Lin Chang Jie is battling to save his family’s business, which makes towels, cushions, and robes in the eastern Chinese city of Ningbo. The main threat he faces is a dwindling supply of workers, which forces him to pay higher wages. “I have to find a new way,” says Lin, 29, who is attempting to transform his Dejin Textile into an online fashion retailer in order to shrink headcount and keep the business from closing. “Wages are going up, up, up,” he says. “If we don’t like somebody’s work we can’t say anything, in case they leave.”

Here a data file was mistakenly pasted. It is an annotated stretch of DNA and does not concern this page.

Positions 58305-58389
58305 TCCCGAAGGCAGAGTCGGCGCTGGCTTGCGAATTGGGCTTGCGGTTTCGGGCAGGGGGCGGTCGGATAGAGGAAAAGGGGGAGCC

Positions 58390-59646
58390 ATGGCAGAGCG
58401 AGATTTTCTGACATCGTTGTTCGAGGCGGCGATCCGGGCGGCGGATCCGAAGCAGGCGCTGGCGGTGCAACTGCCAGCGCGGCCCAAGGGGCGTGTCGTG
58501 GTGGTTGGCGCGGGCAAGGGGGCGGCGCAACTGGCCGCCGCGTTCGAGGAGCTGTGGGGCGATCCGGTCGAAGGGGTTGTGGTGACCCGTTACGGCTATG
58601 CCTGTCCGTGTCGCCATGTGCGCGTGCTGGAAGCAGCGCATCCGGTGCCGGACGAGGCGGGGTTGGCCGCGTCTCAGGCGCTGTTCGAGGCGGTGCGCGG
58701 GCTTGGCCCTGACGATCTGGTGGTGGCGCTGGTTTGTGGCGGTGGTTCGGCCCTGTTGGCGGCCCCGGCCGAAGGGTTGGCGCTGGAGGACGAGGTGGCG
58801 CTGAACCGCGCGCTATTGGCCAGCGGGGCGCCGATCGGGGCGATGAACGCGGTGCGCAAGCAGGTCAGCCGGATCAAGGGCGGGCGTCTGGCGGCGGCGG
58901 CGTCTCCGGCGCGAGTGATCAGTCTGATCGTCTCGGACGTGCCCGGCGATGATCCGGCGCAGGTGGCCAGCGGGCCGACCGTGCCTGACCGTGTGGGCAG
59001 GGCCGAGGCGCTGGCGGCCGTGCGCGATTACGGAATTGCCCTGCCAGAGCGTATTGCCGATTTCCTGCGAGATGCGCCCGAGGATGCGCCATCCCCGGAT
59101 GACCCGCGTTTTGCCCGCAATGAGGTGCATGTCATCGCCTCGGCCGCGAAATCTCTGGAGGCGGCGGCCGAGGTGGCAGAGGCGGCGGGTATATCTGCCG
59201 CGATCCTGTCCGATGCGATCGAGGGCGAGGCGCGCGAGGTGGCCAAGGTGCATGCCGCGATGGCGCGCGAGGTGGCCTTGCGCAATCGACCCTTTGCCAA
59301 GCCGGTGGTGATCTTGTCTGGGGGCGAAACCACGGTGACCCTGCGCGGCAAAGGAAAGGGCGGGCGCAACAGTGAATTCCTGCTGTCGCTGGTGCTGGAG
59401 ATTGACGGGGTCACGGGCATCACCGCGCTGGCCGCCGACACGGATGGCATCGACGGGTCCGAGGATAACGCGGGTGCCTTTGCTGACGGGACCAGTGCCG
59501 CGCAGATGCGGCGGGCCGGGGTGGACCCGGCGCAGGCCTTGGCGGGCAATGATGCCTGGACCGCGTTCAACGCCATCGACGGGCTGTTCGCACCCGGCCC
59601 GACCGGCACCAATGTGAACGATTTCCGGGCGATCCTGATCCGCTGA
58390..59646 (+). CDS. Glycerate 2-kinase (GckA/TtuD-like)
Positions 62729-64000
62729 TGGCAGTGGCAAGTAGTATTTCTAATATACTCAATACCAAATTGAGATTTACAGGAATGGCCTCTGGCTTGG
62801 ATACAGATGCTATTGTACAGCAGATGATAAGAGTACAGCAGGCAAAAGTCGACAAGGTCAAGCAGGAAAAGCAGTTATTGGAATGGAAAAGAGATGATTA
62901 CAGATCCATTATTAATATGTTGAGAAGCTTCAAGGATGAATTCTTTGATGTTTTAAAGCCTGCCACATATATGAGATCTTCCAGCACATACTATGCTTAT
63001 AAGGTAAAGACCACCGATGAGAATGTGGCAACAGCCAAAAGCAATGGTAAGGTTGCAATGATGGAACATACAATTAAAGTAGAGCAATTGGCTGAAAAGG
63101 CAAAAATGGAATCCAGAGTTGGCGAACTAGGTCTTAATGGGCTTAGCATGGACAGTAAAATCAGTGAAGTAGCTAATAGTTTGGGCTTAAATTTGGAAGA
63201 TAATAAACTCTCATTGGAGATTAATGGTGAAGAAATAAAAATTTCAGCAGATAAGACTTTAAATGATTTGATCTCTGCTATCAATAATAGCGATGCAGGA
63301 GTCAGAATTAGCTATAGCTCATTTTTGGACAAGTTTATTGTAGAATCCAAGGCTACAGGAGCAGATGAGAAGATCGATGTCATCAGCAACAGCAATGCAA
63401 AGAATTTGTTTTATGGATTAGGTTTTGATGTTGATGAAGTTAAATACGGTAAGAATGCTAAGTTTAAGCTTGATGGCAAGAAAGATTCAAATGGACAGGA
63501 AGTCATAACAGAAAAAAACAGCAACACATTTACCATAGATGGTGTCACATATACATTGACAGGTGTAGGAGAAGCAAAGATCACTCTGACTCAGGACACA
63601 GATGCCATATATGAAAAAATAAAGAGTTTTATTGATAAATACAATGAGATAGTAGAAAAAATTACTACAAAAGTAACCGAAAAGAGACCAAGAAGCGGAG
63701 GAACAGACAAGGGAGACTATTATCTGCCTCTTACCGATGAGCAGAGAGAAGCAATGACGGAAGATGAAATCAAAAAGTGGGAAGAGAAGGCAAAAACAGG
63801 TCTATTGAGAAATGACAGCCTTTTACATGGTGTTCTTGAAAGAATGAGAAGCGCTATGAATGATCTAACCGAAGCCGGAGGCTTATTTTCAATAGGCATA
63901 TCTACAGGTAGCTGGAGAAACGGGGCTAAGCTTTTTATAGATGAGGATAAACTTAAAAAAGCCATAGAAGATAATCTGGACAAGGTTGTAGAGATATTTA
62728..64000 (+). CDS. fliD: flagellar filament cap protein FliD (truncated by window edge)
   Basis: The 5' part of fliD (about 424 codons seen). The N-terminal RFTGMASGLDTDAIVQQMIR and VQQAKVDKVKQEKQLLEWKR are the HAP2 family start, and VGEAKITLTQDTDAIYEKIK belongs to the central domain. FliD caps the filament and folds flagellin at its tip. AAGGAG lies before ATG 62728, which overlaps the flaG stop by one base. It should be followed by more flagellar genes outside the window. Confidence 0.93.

Manufacturers such as Lin are caught in a demographic trap. China instituted a one-child policy in 1979 to constrain population growth and foster prosperity for the next generation. The byproduct of that policy is an accelerating decline in the pool of young and largely unskilled labor that is the mainstay of mainland factories churning out low-margin goods such as clothes, toys, and furniture. United Nations projections show that the country is at a tipping point: The number of 15- to 24-year-olds is set to fall by 62 million people—or more than 27 percent—to 164 million people, in the 15 years through 2025.